The Security Council today voted to end the United Nations peacekeeping mission in Chad and the Central African Republic by the end of the year, with a military withdrawal starting this week, after the Government requested the move despite concerns that it could impair aid to some 430,000 people.
In a unanimous resolution, the Council ordered that the military component of the UN mission in the CAR and Chad (known as MINURCAT) be reduced from its current 3,300 troops to 2,200 military personnel – 1,900 in Chad and 300 in the CAR – by 15 July. Withdrawal of the remaining troops will begin on 15 October, and all military and civilian personnel are to be withdrawn by 31 December.
The resolution was in line with Secretary-General Ban Ki-moon’s recommendations in his latest report, and he welcomed today’s vote, stressing that under the new mandate, Chad assumes full responsibility for protecting civilians as MINURCAT starts withdrawing its military on Friday.
The mission was set up over two years ago amid increasing unrest in eastern Chad, which hosts at least 250,000 refugees from neighbouring Sudan’s war-torn Darfur region and 180,000 internally displaced persons (IDPs) driven from their homes by inter-communal unrest. The CAR, particularly in the northeast, has also been troubled by violent unrest.
But with new agreements on border security between Chad and Sudan, and with the Chadian Government stating that MINURCAT was not strong enough to provide complete security, the Government said in February that it felt it was better for Chadian forces to take over. Earlier this month Under-Secretary-General for Humanitarian Affairs John Holmes said he was “extremely worried” about the potential impact of a withdrawal on the civilians that the UN has been trying to help in eastern Chad.
Today, in a statement issued by his spokesperson, Mr. Ban said the new mandate will allow MINURCAT’s civilian component to work with the Government to consolidate gains achieved so far and help it to develop plans for their sustainability after 31 December.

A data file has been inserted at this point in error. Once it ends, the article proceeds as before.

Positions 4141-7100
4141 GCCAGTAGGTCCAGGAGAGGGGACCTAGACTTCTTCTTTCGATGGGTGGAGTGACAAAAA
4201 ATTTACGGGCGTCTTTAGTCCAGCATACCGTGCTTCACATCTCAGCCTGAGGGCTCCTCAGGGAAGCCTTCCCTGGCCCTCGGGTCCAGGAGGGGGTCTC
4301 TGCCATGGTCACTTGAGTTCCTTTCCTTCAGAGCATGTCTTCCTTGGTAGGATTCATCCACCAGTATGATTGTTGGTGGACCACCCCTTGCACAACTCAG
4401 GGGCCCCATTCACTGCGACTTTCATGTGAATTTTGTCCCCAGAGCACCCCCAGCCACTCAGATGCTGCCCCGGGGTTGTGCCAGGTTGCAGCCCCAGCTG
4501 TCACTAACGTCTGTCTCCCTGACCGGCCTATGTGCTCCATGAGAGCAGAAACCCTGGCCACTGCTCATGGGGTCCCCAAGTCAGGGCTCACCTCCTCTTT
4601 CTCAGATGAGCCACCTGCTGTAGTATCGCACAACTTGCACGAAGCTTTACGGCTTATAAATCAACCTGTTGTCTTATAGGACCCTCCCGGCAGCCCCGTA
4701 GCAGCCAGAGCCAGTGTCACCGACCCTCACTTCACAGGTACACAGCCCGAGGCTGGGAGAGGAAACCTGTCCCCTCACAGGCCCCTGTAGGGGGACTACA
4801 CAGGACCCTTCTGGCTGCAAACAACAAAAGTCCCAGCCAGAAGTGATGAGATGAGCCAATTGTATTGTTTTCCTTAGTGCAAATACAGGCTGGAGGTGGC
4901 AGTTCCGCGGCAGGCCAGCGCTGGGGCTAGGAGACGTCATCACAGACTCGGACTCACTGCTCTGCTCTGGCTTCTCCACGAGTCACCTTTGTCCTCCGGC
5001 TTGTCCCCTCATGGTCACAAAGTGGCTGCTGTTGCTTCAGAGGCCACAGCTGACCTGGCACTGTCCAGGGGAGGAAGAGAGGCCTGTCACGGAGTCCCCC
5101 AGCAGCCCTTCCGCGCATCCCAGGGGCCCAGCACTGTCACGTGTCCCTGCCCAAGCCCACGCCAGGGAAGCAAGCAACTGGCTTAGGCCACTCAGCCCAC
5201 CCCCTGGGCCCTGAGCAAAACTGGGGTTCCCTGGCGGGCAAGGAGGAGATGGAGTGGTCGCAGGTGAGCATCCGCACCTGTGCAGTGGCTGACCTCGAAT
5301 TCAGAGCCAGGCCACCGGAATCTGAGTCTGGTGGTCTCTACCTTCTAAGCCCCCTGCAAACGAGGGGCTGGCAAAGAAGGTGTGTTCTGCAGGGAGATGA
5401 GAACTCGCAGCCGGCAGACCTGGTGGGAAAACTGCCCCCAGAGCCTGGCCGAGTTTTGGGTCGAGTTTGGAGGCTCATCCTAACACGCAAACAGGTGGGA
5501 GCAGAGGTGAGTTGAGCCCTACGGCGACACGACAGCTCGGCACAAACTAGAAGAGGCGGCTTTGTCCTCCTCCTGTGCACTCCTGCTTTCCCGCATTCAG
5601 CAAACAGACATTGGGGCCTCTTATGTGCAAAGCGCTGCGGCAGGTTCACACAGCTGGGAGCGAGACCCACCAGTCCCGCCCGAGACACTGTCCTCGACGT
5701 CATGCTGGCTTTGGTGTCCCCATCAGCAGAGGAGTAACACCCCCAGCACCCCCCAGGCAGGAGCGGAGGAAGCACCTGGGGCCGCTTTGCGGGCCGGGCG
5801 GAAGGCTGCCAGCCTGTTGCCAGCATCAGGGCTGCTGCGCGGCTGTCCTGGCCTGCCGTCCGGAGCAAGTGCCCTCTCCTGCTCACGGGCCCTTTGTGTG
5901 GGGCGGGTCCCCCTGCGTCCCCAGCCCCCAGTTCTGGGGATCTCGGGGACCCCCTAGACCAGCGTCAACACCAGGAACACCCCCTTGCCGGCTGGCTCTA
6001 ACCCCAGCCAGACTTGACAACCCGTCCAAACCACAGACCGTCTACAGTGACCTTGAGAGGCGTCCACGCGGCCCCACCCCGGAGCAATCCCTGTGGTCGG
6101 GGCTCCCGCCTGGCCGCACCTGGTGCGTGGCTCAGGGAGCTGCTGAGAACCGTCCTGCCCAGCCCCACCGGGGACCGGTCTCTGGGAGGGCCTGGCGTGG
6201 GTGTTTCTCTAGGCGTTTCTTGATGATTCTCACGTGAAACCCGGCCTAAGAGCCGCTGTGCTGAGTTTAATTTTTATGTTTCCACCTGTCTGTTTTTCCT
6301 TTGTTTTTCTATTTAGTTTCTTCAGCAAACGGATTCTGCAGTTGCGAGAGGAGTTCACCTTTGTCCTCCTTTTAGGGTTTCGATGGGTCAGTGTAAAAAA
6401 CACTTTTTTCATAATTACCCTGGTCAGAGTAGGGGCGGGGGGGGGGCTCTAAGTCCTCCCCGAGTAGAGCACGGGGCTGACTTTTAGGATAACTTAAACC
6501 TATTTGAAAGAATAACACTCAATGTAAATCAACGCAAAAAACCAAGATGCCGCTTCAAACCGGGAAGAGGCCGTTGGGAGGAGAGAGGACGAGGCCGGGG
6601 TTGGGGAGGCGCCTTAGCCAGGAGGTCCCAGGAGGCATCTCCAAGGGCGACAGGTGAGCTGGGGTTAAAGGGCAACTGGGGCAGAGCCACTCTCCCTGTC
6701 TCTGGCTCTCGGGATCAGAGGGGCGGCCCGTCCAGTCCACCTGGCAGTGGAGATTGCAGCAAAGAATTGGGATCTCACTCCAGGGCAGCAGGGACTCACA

In its resolution, the Council stressed that the Government has committed to ensure the security and protection of all refugees and IDPs, facilitate the delivery of humanitarian aid, and work towards the voluntary return and secure resettlement of IDPs and the demilitarization of refugee and IDP camps.
During its remaining months, MINURCAT will help support Chadian police forces, primarily the UN-trained Détachement intégré de sécurité (DIS), in taking over security responsibilities, assist in relocating refugee camps that are close to the Chadian-Sudanese border, and liaise with national and regional authorities on banditry and emerging threats to humanitarian activities.
The mission will also assist in resolving local tensions and protecting human rights, with particular attention to sexual and gender-based violence. Moreover, it is authorized, in consultations with the Chadian Government where possible, to respond to imminent threats of violence to civilians in its immediate vicinity.
In CAR, MINURCAT is to contribute to the creation of a more secure environment in the north-eastern region of Birao and to aid UN personnel and humanitarian workers in danger.